The students should have either followed the course Institutions of Governance and Development or have received the permission of the convener/instructor.
We talk about a crisis when policy makers have to cope with a serious threat to the basic structures or the fundamental values and norms of a system. In such distress, the constituents look at their leaders to step up and take a course of action that would avert this threat or decrease the damage evoked by the crisis at hand. The leadership, under time pressure and highly uncertain circumstances has to make vital decisions.
Central objective of this course is to set forth and capture ideas about these political challenges and realities that public leadership faces in times of crises. How do crises shape the agenda-setting? What are the “operational codes” that the leaders use in order to grasp a good understanding of the crisis at hand? What are the main ideational stimulants that direct them to one decision while ruling out another one? What are the main security concerns and stakes in the emergence of crises?
Without neglecting the importance of structural factors, this course will adopt an agency-centered approach, by focusing on how public leadership reacts under pressure.
Drawing upon the reading material, agenda setting, decision-making, meaning making (political communication) and learning from crises are the stages of crisis management that we will examine.
A. Indicate the critical tasks of strategic crisis leadership
B. Explain the conditions under which a crisis reaches the political agenda
C. Identify the cognitive and organizational constraints that the political leaders face in the wake or escalation of a crisis
D. Detect the crisis-communication strategies that the leaders adopt in periods of distress and assess their performance
E. Identify the political stakes behind crisis-management and crisis-communication
Once available, timetables will be published here.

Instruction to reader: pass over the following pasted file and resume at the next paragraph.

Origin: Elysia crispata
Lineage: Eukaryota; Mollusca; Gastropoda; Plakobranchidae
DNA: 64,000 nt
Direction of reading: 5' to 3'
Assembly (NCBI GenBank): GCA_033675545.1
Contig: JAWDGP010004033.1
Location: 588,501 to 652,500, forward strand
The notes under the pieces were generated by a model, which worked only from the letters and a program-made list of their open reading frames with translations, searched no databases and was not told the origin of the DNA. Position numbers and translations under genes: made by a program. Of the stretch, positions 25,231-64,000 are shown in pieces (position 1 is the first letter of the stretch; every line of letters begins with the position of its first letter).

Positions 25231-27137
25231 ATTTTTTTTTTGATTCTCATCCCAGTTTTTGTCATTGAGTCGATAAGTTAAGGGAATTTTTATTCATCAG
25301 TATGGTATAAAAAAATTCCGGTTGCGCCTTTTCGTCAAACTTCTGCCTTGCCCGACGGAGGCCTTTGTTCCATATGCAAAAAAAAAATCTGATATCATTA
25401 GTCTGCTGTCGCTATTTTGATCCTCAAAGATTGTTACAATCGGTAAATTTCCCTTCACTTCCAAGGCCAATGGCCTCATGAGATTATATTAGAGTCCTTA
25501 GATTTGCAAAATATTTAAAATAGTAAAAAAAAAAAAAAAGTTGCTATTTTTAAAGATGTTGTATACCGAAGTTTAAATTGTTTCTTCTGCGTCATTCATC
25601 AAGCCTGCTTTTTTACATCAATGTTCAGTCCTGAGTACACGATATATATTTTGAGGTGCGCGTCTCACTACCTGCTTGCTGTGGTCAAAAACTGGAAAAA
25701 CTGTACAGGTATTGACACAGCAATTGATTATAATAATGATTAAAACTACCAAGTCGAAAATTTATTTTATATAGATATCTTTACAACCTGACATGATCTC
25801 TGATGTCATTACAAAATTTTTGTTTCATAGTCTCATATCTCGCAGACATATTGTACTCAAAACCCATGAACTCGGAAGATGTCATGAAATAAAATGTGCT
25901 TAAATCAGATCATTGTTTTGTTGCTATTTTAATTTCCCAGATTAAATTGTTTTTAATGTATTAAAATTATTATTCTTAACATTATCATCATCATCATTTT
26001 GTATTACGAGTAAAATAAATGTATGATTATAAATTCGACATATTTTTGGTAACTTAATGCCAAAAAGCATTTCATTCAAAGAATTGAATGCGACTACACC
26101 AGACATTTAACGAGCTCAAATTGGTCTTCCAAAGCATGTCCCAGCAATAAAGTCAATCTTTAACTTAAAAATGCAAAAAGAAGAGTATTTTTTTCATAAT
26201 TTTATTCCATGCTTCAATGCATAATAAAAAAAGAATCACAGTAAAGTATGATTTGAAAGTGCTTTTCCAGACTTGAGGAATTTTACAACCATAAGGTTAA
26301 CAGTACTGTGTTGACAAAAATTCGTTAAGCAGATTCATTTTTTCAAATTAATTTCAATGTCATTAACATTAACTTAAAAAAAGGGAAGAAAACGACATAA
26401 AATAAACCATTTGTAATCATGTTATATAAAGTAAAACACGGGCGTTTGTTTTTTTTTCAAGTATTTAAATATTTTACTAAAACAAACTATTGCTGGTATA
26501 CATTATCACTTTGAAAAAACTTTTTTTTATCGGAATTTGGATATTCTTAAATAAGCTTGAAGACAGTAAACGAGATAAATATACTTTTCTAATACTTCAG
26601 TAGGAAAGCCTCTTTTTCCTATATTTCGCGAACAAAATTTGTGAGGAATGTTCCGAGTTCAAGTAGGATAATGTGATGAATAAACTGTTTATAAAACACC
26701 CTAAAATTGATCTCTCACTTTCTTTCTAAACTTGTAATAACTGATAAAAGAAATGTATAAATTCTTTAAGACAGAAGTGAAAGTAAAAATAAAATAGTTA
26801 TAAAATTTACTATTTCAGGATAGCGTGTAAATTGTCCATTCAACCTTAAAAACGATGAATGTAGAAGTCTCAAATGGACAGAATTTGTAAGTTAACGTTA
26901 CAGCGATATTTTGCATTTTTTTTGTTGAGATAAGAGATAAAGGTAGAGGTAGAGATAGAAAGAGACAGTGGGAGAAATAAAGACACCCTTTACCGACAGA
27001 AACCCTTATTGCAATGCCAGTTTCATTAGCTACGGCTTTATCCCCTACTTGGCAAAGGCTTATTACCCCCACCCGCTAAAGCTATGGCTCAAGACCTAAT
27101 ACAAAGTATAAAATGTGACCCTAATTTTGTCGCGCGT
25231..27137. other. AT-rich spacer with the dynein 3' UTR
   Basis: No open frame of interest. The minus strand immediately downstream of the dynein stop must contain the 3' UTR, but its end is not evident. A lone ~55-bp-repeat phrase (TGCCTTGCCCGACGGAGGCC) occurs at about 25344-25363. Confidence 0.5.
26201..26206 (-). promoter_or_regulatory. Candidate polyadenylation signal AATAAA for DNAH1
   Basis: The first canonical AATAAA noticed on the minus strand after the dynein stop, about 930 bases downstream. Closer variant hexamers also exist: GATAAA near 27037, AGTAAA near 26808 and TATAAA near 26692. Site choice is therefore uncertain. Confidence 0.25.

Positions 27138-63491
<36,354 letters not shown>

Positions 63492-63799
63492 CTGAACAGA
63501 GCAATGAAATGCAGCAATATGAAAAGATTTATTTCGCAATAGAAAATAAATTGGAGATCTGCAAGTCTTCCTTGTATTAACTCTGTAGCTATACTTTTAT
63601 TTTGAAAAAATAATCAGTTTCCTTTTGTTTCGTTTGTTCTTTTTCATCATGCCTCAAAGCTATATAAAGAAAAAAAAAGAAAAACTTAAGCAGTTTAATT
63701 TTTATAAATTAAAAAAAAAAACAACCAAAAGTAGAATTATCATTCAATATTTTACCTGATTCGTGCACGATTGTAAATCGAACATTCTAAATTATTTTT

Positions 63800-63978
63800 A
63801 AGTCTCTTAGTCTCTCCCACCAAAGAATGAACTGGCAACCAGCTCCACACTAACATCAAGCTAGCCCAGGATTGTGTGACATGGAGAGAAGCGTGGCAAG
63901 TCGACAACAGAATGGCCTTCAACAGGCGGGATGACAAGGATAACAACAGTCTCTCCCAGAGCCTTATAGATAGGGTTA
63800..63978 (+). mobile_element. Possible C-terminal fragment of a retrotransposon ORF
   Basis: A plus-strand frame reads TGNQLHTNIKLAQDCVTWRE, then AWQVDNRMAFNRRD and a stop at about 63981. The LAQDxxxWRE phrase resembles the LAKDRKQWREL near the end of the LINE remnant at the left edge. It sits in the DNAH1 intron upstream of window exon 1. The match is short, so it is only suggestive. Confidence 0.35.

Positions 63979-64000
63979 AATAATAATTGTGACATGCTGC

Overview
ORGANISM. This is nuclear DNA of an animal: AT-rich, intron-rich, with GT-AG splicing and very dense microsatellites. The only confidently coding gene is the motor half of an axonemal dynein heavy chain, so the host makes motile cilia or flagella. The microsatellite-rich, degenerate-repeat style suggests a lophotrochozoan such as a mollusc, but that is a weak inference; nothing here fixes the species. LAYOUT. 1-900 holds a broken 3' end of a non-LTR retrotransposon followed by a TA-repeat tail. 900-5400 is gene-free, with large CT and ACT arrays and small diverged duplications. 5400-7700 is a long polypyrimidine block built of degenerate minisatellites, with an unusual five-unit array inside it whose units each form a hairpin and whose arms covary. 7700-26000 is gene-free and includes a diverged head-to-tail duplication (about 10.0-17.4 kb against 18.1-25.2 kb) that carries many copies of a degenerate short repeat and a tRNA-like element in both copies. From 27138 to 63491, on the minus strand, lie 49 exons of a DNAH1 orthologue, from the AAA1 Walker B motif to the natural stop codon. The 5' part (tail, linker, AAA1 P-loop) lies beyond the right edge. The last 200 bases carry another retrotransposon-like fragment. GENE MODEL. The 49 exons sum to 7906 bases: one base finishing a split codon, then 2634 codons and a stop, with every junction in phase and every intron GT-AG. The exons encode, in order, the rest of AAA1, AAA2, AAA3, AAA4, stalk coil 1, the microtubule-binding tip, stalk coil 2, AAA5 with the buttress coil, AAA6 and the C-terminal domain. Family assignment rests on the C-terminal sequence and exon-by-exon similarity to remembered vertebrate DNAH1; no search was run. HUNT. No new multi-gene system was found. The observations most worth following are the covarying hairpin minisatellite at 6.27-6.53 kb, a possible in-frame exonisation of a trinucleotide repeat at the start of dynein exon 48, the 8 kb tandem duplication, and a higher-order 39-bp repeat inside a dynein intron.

Mode of instruction
The structure of the class will be mainly based on the questions that are set above. The first two classes of Week 1 will be mainly instructed by the lecturer who will provide the students with some introductory notes on their tasks for this course as well as some necessary conceptual definitions, which are deemed essential for the class. From Week 2 onwards, the students, through their presentations will set the stage for the classes. The lecturer will start with an introductory 5’ lecture and give the floor to the students who will perform a presentation of a topic of their interest for 5’-7’. The presentation should be designed to apply the respective key concepts of every week to a policy problem (the nature/content of the policy problem is up to the student’s call). The last slide of the presentation should conclude with two questions that will open the discussion in the class. The other attendants will have been divided into groups and will try to address the questions. They will be able to raise their remarks as well. The active presentation of the students to the class discussion is required.
Before the launch of every week’s classes (except for Week 1), the students will be required to have sent a 200 words reflection paper on the key notions that will be discussed during the same week.
2 short essays (10% -5% each)
10’-15’ presentation (10%)
Participation in the class (10%)
Mid-Term Exam (20%)
Case Application (2000 words) (20%)
Final Exam (30%)
There will be a Blackboard site available for this course. Students will be enrolled at least one week before the start of classes.
Arjen Boin, Paul ‘t Hart, Eric Stern, and Bengt Sundelius (2nd ed. 2017) The Politics of Crisis Management Public Leadership under Pressure, Cambridge University Press
Birkland T. (1998) “Focusing Events, Mobilization, and Agenda Setting” in Journal of Public Policy, Vol. 18(1), pp. 53-74
Hart, P. ‘t ‘Symbols, Rituals and Power: The Lost Dimensions of Crisis Management’ in Journal of Contingencies and Crisis Management, Vol. 1(1), pp. 36-50
Coombs, W. T (1995) Choosing the right words: The development of guidelines for the selection of the “appropriate” crisis response strategies, Management Communication Quarterly, Vol. 8, pp. 447-476
This course is open to LUC students and LUC exchange students. Registration is coordinated by the Curriculum Coordinator. Interested non-LUC students should contact firstname.lastname@example.org.
Vasileios P. Karakasis email@example.com
The list of the reading material will be soon enriched.